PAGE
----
Citizenship in a Post-National World
Publication Date 1 Jan 2008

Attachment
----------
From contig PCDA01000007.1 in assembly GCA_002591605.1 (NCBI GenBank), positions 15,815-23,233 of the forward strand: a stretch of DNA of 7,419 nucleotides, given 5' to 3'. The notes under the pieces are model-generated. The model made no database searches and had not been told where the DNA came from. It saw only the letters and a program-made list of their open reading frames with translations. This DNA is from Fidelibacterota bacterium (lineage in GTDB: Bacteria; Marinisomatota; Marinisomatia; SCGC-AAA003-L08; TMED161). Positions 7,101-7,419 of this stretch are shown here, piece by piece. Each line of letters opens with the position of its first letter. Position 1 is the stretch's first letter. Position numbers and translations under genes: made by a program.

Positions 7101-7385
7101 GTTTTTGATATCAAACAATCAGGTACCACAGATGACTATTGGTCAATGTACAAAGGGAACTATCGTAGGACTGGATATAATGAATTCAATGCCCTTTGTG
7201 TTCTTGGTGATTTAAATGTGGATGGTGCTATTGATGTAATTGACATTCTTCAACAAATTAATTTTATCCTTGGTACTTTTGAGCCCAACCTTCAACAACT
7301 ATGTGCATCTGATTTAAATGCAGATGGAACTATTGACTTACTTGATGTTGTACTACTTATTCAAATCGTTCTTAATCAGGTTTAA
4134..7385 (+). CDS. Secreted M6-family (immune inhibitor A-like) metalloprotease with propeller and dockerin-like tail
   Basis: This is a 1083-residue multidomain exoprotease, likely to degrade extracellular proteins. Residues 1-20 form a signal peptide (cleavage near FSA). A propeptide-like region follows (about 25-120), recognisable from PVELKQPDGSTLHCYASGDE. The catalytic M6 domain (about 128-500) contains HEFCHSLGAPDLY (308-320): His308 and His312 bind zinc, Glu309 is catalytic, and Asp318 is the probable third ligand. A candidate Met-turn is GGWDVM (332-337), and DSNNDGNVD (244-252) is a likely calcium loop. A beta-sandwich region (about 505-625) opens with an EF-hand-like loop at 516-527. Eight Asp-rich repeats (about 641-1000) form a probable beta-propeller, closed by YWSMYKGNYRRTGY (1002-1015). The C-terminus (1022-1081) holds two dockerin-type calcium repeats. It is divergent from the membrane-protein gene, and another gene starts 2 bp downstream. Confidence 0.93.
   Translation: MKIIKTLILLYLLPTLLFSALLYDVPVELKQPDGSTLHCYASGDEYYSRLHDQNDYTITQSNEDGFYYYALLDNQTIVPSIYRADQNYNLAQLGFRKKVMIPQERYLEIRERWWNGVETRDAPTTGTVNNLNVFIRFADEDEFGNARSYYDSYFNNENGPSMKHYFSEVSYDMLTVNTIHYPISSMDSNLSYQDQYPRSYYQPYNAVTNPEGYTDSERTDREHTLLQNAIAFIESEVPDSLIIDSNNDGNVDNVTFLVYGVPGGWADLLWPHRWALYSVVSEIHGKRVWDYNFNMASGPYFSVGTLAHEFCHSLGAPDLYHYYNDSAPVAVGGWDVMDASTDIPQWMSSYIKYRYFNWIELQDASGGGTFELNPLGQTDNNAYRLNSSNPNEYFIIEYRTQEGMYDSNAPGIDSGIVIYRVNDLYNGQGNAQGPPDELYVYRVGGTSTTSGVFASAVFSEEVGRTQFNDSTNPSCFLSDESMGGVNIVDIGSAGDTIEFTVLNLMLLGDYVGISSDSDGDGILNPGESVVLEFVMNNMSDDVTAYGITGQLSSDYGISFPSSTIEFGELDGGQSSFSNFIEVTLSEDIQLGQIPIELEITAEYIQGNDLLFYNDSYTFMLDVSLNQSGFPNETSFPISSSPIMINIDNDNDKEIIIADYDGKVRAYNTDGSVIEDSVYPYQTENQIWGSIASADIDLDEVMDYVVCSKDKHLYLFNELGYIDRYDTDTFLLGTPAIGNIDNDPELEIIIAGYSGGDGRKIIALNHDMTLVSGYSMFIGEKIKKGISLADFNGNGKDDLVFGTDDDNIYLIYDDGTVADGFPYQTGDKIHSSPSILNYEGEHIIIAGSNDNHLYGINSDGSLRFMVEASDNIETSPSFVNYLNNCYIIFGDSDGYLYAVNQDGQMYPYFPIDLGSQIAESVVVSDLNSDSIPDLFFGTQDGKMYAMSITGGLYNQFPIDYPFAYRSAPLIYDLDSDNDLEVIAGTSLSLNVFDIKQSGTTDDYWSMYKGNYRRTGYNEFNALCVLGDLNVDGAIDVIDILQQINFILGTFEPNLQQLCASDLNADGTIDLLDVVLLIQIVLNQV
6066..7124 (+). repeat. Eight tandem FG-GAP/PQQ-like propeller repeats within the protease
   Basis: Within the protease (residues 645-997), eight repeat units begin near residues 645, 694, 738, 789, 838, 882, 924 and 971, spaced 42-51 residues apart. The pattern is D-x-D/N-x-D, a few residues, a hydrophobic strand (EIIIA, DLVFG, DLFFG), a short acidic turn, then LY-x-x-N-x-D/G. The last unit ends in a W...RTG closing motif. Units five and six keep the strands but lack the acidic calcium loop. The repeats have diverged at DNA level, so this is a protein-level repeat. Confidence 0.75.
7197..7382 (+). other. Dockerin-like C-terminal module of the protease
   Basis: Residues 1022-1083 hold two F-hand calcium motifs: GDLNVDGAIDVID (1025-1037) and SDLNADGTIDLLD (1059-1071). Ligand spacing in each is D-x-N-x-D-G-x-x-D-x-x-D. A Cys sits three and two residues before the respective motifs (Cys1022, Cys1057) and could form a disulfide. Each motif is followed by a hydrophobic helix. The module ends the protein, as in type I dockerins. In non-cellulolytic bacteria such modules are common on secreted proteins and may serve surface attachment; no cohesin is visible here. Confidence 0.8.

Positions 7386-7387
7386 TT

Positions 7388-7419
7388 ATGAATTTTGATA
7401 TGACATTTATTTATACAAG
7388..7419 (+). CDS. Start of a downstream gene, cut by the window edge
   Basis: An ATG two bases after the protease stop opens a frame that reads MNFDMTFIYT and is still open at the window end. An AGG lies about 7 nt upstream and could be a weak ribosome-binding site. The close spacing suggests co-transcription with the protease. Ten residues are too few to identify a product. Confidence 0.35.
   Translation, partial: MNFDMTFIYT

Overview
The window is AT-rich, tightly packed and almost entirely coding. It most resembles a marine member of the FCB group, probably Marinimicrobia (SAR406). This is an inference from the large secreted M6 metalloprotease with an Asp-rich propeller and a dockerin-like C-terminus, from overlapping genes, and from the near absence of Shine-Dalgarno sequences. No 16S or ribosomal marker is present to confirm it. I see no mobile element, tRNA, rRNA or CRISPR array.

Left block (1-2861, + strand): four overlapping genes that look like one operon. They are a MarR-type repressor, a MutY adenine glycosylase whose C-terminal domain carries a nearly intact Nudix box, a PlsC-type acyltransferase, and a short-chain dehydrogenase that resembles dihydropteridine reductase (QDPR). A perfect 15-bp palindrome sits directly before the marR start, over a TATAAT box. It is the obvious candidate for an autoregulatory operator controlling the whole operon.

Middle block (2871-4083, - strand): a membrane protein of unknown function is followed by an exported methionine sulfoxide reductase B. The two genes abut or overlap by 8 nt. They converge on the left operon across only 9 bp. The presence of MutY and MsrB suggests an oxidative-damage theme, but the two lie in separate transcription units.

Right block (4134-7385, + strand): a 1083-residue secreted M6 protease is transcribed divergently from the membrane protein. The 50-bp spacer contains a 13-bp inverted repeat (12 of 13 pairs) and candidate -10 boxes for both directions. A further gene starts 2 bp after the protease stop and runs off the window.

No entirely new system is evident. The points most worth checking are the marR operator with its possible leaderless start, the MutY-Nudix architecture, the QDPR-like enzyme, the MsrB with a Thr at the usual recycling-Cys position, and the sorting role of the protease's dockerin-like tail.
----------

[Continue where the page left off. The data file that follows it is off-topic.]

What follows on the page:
OverviewThis collection of essays explores the value and role of a more "global" view of citizenship, focusing on expatriate voting rights and citizenship in Europe and Australia. The European Parliament has designated 2008 as `The European Year of Intercultural Dialogue', an idea which embraces more plural and cosmopolitan ideas of identity and citizenship and which is the focus of this volume. The first two chapters address the theme of expatriate voting, one from a European perspective (Simone Battiston and Bruno Mascitelli) and one from an Australian perspective (Graeme Orr). Voting is one of the rights of citizenship (as well as legally compellable duty in Australia). The position of expatriate electorates poses a challenge for inclusive liberal democracies which, on the one hand, want to recognise the increasingly cosmopolitan nature of the modern human condition (with limitless opportunities for some to work and travel overseas), and on the other hand, the parochial nationalistic concern that only those with residency and a commitment to the community are enfranchised. These paired papers expose how local politics and interest groups influence the public debate and legal reforms relating to expatriate voting. The challenge for the itinerant citizen who moves across territory and acquires multiple identities is explored in Kim Rubenstein's chapter `From Supra-national to Dual to Alien Citizen: Australia's Ambivalent Journey'. The evolving character of `Australian citizenship' in many respects tracks the changing relationship between Britain and its antipodean former colonies. Federation in 1901 did not create the category of Australian citizen - rather ordinary federal legislation grafted a new category of citizenship onto the pre-existing `supranational' British subject. Although some degree of dualism of Australia-British identity was permitted, until 2002 federal law mandated the loss of Australian citizenship for those who acquired new citizenship. Reflecting the pressures of globalisation and cosmopolitanism, this strict prohibition on acquiring another citizenship has been revised. But there are also forces counteracting these liberalising tendencies: in the post 9/11 environment, an increasingly strict approach to granting citizenship has been adopted including mandatory testing of applicants on `Australian values'. These developments may seem benign, though as Rubenstein points out, there is a danger of holding `alien Australians' to higher standards than Australian-born citizens are expected to attain. The challenge, as she concludes, is to recognise the multiple layers of a person's national identity in a cosmopolitan world, and `better integrate legal understandings of Australian citizenship with that cosmopolitan understanding'. Returning to the theme of the supranational citizenship from a European perspective, Michael Longo explores the political project to create a new civic common identity called the `EU citizen'. The concept of EU citizenship, introduced in 1992 Treaty on European Union, like many EU concepts is sui generis. Unlike other dual nationalities, EU citizenship is a supranational parasite, its existence and validity resting on the underlying national citizenship of the Member State. As Longo points out, this feature presents problems for the political and legal status of third country nationals who reside in the EU. Notwithstanding the EU strong political commitment to participatory democracy, this disenfranchisement of long term non-nationals residents in the EU, hampered by the lack of any consistent approach to citizenship conferral in Member States, undermines the legitimacy of this European civic project. Clearly, to address this deficiency, the EU must further expand its competency in this field. The four articles together comprise the final paper (No. 29) in the Law and Policy Paper series.
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